Monday, May 18, 2015

Pilot project for self-directed home care –a dismal mistake

That is my belief.   Currently there is a cap of at-home nursing care visits per month: 120 visits. They are raising this to 150 visits per month. The Minister added $5 million in new funding for home care. The biggest barrier to getting home care is the lack of experienced, competent workers: from personal support workers (PSWs), to nurses, and physicians who will make house calls. The next barrier are the budgets that limit the number of visits. Next, the biggest barrier is the lack of regulation and training for PSWs. Poorly trained PSWs make the news. Unregulated PSWs who slip under the radar can go from employer to employer.

In the Ontario system, there is a packet of money for various home care supports: primarily PSWs who provide assistance with daily living (ADL: cleaning, housekeeping tasks, meal prep, bathing clients, keeping them dry and clean). There are also nurses who provide wound care, manage the case, and keep on top of medications. When a change is needed in medications, for those who are palliative or unable to go to the physician, they will phone the doctor and request different medications.

Families tell me that they have difficulty in coordinating care: juggling support from various
agencies, keeping on top of medications, doing errands. The agency employee (e.g., PSW or nurse) with the home care contract (e.g., Bayshore Home Health, Red Cross, VON) will phone the family and let them know when they will be over, which day and time. There is no choice, as they are swamped with work, the transportation issue, going between clients home, is complex, especially in rural Ontario. Imagine forcing client's and caregiver to phone these for-profit agencies themselves. This is what the CCAC Charge Nurse is paid for: to coordinate care.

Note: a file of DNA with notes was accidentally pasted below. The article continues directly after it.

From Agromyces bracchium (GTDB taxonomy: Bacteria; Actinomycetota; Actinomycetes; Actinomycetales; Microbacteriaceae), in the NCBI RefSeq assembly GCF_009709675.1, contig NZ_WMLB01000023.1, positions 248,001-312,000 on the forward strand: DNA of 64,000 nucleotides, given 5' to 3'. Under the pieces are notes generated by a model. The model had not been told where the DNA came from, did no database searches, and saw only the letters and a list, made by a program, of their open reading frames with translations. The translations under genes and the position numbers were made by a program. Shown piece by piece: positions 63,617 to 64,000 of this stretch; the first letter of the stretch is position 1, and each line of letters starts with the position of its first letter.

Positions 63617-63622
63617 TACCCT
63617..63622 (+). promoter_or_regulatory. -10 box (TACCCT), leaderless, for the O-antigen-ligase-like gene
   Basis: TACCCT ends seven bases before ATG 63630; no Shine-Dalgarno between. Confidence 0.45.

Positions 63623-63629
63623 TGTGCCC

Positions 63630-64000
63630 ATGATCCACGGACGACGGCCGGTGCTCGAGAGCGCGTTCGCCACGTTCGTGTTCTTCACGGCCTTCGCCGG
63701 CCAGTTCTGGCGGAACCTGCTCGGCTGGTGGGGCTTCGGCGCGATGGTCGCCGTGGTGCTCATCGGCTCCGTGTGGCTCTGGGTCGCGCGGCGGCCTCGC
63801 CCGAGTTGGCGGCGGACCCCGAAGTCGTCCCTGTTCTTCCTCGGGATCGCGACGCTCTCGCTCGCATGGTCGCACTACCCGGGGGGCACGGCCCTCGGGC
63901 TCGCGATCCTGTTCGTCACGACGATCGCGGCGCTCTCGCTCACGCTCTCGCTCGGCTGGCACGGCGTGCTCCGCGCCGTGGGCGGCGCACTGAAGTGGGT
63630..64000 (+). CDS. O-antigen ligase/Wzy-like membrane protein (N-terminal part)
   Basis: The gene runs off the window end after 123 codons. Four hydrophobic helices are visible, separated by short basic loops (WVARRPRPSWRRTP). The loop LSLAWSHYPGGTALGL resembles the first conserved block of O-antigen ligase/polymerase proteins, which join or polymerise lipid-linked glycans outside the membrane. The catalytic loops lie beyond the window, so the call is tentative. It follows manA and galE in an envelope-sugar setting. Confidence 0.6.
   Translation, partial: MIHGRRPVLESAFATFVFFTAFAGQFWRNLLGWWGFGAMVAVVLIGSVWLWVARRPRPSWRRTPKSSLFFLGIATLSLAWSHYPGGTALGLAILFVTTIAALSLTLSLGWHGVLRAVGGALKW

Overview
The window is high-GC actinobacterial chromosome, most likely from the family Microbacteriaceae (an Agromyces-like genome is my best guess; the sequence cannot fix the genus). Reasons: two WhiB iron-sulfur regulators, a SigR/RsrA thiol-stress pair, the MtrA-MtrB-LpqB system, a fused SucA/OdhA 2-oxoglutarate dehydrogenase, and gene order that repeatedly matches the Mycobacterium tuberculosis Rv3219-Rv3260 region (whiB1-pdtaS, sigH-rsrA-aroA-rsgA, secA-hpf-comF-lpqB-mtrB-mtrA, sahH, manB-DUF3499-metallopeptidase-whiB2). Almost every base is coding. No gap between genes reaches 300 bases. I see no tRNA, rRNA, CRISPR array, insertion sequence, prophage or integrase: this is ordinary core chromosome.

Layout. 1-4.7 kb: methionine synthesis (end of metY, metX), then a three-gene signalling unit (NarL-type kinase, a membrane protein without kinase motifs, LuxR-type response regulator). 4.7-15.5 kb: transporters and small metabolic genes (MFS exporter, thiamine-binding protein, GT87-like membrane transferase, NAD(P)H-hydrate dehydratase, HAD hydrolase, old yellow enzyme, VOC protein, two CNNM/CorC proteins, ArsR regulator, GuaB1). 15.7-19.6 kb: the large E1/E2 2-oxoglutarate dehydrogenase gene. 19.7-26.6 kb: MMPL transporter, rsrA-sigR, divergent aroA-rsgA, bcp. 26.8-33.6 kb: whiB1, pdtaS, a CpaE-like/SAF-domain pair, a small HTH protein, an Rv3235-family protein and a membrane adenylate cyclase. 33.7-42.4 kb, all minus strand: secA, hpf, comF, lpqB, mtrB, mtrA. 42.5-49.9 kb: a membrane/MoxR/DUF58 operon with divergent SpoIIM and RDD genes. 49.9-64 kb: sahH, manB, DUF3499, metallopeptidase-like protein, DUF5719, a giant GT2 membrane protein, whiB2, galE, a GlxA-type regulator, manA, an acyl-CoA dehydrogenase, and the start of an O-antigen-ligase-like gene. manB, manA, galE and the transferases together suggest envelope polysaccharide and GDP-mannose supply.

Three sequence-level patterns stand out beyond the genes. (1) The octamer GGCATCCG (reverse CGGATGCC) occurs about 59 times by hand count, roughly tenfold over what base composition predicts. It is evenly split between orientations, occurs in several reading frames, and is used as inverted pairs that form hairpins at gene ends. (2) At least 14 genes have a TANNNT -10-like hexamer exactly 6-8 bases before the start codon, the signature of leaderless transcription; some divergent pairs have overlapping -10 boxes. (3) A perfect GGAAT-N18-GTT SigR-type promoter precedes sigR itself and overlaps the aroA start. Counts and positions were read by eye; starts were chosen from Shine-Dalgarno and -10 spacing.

Clients who qualify for home care are now going to have to search out an agency, and create a contract themselves. For those who qualify for nursing visits, or support with ADLs, they are still going to have a hard time finding someone to come. As it is, some families qualify for a PSW to come weekly to bathe a loved one, and hire someone to do house cleaning. This is what people with money do for themselves.

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A Canadian pilot project that would give patients or their caregivers money to spend on the home health services of their choosing. Details were scant on the government’s plans for experimenting with “self-directed care,” an approach that Health Minister Eric Hoskins said is already working well for some parents of autistic children who have been given the flexibility to spend public funds on the programs they believe are best for their children. 


Pilot project to give cash to Ontario patients for 'self-directed' home ...

The Globe and Mail-May 13, 2015
In a bid to respond to a blistering report on home care in Ontario, the ... give patients or their caregivers money to spend on the home health ...

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